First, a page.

Wednesday, November 4, 2015

The Forgotten Art of Decomposition

I have a belief that all of us are curious beings who have an innate desire to see how things work: to some extent or another, we will take something apart to figure out the inner mechanisms then reassemble it. Being able to take an object apart, and to then put it back together again tells us a lot about that object: its features, what it can do, what it can't do. This ability to decompose (and recompose) objects is fundamental to problem solving.

However, I think it is something that is often overlooked in Maths.
For example, look at this number, and think about how many different ways you see it.


How did you see it?
Four tens?
Eight fives or five eights?
Half of eighty? Eighty halves? 
Ten less than fifty? Sixty less than one hundred?
Two twenty pence pieces (in the UK)?
Four dimes? A quarter, a dime, a nickel (Canada and the U.S.)?

Or do you get more dangerous and think:
Four hundred tenths?
120 thirds?
The sum of two squares?
The sum of two prime numbers? A different sum of two prime numbers?
The sum of three prime numbers?

To me, being good at Math necessarily involves the ability to decompose and recompose objects. In number sense, this is much, much more than simply memorising facts. Now don't get me wrong: kids (and adults) do need to learn and understand their additive and multiplicative facts. But I worry that when students memorise these without making connections then we create situations where kids 'know' 7×5 but don't know 5×7. Or they know both of these but cannot do 35÷?=5. Or they cannot look at a number like 40 and figure out its factors.

We can help students learn how to decompose numbers by beginning with some concrete representations. Here, grade 1 students work with deciblocks to see 10 decomposed in a variety of ways.

This in turn can be backed up with diagrammatic representations:

We can also share and model decomposition strategies that we use. I ran a Math Night for parents in one of our schools recently and shared with them the following:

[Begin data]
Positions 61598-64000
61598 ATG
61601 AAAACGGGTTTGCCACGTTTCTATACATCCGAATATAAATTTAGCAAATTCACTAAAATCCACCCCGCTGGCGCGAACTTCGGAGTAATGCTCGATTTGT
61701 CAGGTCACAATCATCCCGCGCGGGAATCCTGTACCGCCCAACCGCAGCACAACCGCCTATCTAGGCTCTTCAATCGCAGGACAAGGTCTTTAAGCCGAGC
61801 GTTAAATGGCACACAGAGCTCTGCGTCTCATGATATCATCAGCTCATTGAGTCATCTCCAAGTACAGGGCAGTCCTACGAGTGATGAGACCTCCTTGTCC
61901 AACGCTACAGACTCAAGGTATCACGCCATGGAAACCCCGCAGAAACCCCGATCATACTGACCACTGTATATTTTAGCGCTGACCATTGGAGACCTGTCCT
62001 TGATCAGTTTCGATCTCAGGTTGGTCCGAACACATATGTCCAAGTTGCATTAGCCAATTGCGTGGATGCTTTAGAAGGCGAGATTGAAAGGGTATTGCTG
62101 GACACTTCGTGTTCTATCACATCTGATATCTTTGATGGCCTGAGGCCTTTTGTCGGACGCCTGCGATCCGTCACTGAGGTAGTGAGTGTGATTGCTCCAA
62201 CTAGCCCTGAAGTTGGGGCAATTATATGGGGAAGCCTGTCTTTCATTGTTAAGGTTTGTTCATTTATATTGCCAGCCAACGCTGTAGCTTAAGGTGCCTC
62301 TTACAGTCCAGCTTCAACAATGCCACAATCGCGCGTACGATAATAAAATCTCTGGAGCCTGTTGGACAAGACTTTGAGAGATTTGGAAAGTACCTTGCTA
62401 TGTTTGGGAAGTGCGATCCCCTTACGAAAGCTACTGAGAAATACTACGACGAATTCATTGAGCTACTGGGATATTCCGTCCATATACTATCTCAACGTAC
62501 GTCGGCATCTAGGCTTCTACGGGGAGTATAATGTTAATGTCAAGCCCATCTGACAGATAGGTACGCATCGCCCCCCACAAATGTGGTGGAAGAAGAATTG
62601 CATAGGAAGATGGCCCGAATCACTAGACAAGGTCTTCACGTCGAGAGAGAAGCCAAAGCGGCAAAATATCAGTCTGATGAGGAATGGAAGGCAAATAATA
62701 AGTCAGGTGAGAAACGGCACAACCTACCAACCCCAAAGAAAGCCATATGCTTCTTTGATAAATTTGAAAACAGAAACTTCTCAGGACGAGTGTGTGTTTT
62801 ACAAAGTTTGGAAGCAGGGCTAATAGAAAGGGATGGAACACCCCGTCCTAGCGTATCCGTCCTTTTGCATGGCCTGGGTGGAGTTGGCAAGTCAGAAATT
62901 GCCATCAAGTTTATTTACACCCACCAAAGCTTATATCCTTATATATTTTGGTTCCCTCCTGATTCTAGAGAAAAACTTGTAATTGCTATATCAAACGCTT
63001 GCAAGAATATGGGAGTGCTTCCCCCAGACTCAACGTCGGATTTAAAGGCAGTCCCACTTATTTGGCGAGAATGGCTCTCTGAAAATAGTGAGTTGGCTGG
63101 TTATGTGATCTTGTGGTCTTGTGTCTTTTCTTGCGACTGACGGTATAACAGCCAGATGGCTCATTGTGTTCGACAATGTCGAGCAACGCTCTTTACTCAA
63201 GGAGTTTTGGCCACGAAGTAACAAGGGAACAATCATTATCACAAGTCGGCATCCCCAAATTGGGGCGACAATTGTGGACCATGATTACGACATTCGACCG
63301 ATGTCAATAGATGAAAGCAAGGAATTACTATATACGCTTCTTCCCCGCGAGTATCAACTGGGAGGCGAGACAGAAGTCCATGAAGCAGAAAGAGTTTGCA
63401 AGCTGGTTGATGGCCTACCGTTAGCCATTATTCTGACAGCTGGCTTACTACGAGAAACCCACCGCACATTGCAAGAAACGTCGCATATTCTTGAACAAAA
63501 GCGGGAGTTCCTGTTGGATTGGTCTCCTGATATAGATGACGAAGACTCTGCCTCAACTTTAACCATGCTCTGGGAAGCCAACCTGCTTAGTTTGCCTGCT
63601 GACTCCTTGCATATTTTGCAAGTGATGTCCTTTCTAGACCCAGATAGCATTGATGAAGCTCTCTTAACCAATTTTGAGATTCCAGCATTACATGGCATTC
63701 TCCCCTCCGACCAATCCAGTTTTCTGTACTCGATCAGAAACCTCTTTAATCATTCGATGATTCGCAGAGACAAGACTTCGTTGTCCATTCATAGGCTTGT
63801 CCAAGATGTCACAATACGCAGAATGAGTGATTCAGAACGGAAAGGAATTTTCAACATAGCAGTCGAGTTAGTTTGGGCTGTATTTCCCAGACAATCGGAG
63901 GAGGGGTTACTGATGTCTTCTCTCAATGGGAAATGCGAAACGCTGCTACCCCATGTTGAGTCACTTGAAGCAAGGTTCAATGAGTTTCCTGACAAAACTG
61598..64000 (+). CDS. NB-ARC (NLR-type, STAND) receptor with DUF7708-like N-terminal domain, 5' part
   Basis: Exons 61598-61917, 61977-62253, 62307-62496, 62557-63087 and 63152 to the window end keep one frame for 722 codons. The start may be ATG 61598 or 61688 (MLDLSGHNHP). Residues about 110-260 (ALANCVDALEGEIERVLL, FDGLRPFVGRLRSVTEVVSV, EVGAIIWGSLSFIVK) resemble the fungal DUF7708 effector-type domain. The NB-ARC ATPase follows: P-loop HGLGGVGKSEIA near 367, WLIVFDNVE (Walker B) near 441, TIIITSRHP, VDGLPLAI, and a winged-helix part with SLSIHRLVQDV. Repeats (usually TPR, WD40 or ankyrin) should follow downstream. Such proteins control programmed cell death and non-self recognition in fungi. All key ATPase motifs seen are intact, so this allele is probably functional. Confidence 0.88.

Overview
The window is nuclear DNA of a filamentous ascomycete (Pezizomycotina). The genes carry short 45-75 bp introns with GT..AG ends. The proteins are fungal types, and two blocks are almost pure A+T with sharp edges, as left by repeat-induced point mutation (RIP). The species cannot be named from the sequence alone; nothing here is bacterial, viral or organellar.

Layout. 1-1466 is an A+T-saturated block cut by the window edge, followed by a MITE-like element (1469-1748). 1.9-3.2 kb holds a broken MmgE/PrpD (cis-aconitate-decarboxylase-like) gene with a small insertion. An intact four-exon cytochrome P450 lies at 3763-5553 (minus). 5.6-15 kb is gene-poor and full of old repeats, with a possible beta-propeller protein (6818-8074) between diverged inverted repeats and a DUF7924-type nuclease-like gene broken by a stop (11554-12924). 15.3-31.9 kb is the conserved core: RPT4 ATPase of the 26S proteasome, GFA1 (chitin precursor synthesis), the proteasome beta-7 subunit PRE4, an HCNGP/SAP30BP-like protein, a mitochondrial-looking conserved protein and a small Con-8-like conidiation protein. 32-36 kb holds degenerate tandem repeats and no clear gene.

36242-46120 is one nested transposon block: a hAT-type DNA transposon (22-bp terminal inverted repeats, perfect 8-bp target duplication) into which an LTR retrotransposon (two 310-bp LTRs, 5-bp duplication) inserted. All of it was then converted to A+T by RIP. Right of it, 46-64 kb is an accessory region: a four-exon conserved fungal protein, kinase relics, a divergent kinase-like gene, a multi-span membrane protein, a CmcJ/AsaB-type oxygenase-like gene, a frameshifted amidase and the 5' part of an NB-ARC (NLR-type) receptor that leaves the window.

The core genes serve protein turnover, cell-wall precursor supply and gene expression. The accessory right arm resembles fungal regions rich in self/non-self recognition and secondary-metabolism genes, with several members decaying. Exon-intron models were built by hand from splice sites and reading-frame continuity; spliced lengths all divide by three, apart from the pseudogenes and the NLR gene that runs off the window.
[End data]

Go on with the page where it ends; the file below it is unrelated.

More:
• knowing that 9 is one less than ten means that adding nine is more simply done as 'add 10-1'
  • multiplying by 9 is more simply done as 'times by 10 subtract the number' so 9×27 is 270-27=243

Think how powerful this is: by decomposition, we have connected multiplying by ten to multiplying by nine. We can then connect these to multiplying by 11, or twelve (ten times plus a double) or multiplying by 20 (times by ten then double). The smiles on the parents' faces after I shared these strategies were great to see and we agreed that there is a big difference between memorising a fact and understanding a fact.

Even when learning facts, it is powerful to see four sixes as the same as two twelves hence 24. In fact whenever you multiply by four knowing this as doubling twice is very powerful. Arrays are fantastic tools to help students understand why facts. Consider this from Jordan Ellenberg in his book How Not To Be Wrong:

"Here's my earliest mathematical memory. I'm lying on the floor in my parents' house...looking at the stereo. Maybe I'm six. This is the seventies and therefore the stereo is encased in a pressed wood panel, which has a rectangular array of airholes punched into one side. Eight holes across, six holes up and down. So I'm lying there, looking at the airholes. The six rows of holes. The eight columns of holes...Six rows with eight holes each. Eight columns with six holes each.
And then I had it-eight groups of six were the same as six groups of eight."

Finally, a little puzzle: Suppose you are being paid mileage at 45 cents per km and you have driven 218 km. How could you work out your expenses without using a calculator or an algorithm? Scroll down to see my method.

50c/km would pay $109, 5c/km would pay $10.90.
Thus 45c/km would pay $109 - $10.90 = $98.10.